Angie K over at Not Another Tall Blog started this conversation, and Ellen Hawley followed it up on Notes From The UK. They both got me thinking about my own strange experiences with my accent, and how I unsuccessfully tried to incorporate it in my writing (I’m no J K Rowling, that’s for sure).
Where My Accent Comes From
Australians don’t have strong regional distinctions like Americans do (and especially nothing like the British). I think we’re similar to the Kiwis (but you’d have to ask them – if it’s one thing I’ve learnt as an Australian is DO NOT try to speak for the Kiwis) in that our accent can be loosely divided up into “country” and “city”, or maybe more simply “strong” and “weak”. I definitely have a weak/city/international/whatever accent.
My dad grew up in Mt Isa (one of the last strongholds of Ockerania) and even though he was sixth or seventh (I forget which) generation Australian, he always found the English accent attractive. I think if you like an accent, you try to use subconsciously, which might have helped since he’s been living in Brisbane (state capital city, not big by international standards but still, it’s a city) for most of his life now. Now I can only hear a slight twang very rarely, and once, about seven years ago when I was still at school, my dad asked me if I was fair dinkum (ocker for, ‘are you for real?’) and I did a complete double-take. Looking back, I think that my reaction spoke volumes.You know that saying you can take the man out of the country but you can’t take the country out of the man? Yeah, my dad did his best to get the country out of him, and only the dregs remain. That’s why I was so surprised when he said something ocker – it just didn’t happen, at least, not around me.
My mum was born in England, spent primary school in Fiji and high school in New Zealand before settling in Australia. Okay, that makes it sound like she was part of some well-to-do family who went ‘visiting the colonies’. For the record, I am what I would call middle-class, and both my parents hovered around the lower middle-class mark for a long time. Never well-off, but never poor either. Anyway, I think I get most of my accent from my mum. To anyone in the city we sound Australian. Growing up and in school, no one questioned my accent.
As soon as I started working in the mines, it was another story.
What Australians Think Of My Accent
To be fair, mining is an international industry. I’ve worked with Irish, English, Welsh, Scottish, Italian, South Africans and New Zealanders, all in Central Queensland, Australia. So you get all sorts, even if most of the people I’ve worked with are Australians.
The country Australians speak with a varying nasal twang, and if you’ve heard a crow caw, then you’ve heard a drunken bogan trying to speak. Well, swear at you, at least. A strong accent can be indecipherable, especially on the radio. It just sounds like fast-paced mumbling.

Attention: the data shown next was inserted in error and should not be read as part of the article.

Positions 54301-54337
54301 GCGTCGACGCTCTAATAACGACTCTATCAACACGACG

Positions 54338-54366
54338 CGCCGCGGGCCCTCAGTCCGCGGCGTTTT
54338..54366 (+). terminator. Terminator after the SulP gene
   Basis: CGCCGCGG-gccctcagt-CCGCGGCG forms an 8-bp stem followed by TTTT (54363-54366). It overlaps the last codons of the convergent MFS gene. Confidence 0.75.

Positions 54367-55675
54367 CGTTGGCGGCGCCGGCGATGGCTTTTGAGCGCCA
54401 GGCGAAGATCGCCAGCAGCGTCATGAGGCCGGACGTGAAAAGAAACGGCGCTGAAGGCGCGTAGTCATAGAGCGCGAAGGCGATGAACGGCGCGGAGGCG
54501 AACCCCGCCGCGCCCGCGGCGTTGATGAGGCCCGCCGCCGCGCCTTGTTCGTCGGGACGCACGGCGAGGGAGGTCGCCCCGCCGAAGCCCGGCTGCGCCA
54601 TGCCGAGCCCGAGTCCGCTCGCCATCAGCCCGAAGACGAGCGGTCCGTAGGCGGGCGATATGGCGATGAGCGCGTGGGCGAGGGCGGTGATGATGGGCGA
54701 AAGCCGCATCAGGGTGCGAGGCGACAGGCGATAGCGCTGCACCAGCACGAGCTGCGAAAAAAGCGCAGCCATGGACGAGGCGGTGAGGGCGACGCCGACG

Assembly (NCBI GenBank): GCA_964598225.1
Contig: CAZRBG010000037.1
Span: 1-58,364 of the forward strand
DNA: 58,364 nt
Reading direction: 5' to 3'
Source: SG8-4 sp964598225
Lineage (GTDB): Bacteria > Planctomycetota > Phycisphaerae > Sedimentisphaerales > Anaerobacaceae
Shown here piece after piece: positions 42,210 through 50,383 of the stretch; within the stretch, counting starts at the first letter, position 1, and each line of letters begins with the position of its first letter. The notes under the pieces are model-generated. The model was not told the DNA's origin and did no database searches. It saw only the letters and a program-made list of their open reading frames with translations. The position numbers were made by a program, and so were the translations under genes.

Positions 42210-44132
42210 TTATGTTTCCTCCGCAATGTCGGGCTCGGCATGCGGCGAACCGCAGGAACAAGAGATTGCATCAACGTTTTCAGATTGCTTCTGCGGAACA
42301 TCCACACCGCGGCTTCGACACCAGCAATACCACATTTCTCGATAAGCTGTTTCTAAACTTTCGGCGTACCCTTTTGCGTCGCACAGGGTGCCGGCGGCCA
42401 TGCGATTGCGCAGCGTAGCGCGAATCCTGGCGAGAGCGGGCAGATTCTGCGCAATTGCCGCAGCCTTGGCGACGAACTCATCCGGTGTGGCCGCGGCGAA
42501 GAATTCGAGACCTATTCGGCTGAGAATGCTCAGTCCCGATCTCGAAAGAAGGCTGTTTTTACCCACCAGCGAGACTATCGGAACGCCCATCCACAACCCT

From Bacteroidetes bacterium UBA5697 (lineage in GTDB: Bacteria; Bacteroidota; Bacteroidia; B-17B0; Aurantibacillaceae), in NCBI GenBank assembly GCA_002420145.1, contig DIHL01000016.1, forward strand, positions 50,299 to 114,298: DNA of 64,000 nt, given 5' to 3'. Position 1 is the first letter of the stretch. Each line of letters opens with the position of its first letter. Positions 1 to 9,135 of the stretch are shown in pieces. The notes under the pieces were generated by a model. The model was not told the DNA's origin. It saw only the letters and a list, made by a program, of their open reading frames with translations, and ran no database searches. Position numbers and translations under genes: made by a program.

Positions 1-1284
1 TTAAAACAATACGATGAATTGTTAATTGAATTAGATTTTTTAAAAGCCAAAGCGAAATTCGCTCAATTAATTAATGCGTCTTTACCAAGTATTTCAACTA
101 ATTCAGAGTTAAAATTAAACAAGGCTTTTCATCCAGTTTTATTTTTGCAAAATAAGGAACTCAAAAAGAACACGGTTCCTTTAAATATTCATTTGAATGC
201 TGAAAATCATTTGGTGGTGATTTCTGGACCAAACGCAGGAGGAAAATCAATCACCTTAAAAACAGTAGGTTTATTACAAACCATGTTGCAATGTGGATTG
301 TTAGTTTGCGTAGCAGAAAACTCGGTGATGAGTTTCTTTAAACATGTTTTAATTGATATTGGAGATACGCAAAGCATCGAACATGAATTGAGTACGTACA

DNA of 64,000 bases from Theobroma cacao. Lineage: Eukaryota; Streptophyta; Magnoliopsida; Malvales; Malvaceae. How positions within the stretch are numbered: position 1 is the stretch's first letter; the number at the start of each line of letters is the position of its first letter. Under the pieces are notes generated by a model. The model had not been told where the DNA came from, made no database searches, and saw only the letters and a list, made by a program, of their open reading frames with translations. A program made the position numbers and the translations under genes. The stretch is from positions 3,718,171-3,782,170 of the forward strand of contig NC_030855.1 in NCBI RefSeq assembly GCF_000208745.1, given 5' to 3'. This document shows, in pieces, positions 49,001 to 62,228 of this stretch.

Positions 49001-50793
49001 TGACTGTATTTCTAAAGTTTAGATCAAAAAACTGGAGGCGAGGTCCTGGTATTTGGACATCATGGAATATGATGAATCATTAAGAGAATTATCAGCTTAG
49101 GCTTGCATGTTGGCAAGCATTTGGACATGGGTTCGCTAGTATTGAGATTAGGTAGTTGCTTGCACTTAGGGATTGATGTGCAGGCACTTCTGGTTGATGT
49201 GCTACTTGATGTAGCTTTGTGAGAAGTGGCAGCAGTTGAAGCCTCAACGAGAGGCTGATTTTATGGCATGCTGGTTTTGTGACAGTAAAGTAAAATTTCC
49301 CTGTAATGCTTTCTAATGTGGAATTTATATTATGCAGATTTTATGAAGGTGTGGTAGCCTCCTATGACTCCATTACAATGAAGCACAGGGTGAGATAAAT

I SOUND NOTHING LIKE A CROW!
So out bush, with the expectation by most that the scientists like myself are on 457 working visas, my fellow Australians would hear me speak and assume me foreign. Most thought I was English. Some even tried to guess the region of England. I think at least one person thought I was Welsh, and a surprising number thought I must be Irish.
I have to admit, sometimes I like to pronounce my ‘r’s. I don’t understand why we would have this incredibly useful letter and not use it. I do like the Irish accent (who the hell doesn’t?) so maybe I am a little guilty of putting it on occasionally. But it is only slight, and I think that, when you combine it with my light Australian accent that somehow marks me as an foreigner, they hear the ‘r’ and think, “Oh, so she’s Irish!”
At least, this is the conclusion I draw when I try to explain it.
So I am no longer surprised when people say:
“Have you seen any Koalas yet, love?”
“You know, my grandmother was Irish.”
“How are you handling the heat?”
“You miss home much?”
I like to think it’s a compliment. I like to think that I am trying to pronounce words properly and completely, instead of running them all together with very little change in tone. But when a guy from Liverpool thought I must be from some toffey-nosed English family who might be 189th in line to the throne, I began to wonder just what my accent sounds like.
The thing is, I have no idea.
Who really knows what they sound like? Unless you listen to regular recordings of yourself, which I assume actors or presenters might do but I can’t think of anyone else. And then if you can identify how you speak, how can you change it? The thought has made me realise why some speech pathologists would get paid so much.
‘D’yeh think yer parents didn’t leave yeh anything?’
‘But if their house was destroyed -‘
‘They didn’ keep their gold in the house, boy! Nah, first stop fer us is Gringotts. Wizards’ Bank. Have a sausage, they’re not bad cold – an’ I wouldn’ say no teh a bit o’ yer birthday cake, neither.’
Has anyone else tried doing this????
Accents can be such a strong part of a character’s identity. Anyone who has read Harry Potter will instantly know that was Hagrid speaking, even if they didn’t recognise the scene. Where would Hagrid be without ‘yer’?
I had played around with accents, and I gave up. Maybe I should try again, since it can bring such colour to dialogue if used properly. Of course, if it isn’t used properly then the dialogue is unreadable, unenjoyable, and just plain nonsense. Which is what happened the first few times.
It says pewter on yer list
I don’t even need to look that one up.
P.S. For some reason, my thirteen year old copy of The Philosopher’s Stone smells faintly of white vinegar. I wish I knew why. Maybe it was packed amongst the condiments when we moved house? I hope not, but at least it looks fine.